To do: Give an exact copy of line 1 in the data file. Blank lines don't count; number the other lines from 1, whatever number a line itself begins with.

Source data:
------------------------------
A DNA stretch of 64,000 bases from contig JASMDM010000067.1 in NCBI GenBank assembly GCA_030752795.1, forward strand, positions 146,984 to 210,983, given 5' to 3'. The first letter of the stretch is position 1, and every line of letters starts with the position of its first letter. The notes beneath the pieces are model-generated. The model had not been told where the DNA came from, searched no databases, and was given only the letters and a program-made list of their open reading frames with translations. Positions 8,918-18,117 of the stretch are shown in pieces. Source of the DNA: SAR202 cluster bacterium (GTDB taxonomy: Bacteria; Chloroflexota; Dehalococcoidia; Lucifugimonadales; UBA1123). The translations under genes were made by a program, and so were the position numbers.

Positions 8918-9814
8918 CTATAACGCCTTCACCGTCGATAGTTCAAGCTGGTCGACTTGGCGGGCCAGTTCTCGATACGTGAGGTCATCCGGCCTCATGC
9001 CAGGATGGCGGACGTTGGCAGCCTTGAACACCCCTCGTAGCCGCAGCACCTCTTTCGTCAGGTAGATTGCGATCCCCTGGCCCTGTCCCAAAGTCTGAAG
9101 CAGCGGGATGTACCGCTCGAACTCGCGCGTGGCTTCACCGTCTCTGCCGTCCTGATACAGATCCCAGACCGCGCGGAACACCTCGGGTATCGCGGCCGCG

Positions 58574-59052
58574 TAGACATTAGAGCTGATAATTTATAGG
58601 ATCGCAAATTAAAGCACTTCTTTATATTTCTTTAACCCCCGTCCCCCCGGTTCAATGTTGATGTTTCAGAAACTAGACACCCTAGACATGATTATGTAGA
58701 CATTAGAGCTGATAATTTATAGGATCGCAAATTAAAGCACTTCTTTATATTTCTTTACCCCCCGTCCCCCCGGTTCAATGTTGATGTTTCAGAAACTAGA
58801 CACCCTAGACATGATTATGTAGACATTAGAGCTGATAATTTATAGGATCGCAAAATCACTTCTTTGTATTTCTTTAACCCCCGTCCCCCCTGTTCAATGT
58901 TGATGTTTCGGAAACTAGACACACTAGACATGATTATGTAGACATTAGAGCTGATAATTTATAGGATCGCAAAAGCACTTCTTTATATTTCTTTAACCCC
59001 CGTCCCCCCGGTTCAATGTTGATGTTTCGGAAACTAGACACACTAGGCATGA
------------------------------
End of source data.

A DNA stretch of 64,000 bases from contig JASMDM010000067.1 in NCBI GenBank assembly GCA_030752795.1, forward strand, positions 146,984 to 210,983, given 5' to 3'. The first letter of the stretch is position 1, and every line of letters starts with the position of its first letter. The notes beneath the pieces are model-generated. The model had not been told where the DNA came from, searched no databases, and was given only the letters and a program-made list of their open reading frames with translations. Positions 8,918-18,117 of the stretch are shown in pieces. Source of the DNA: SAR202 cluster bacterium (GTDB taxonomy: Bacteria; Chloroflexota; Dehalococcoidia; Lucifugimonadales; UBA1123). The translations under genes were made by a program, and so were the position numbers.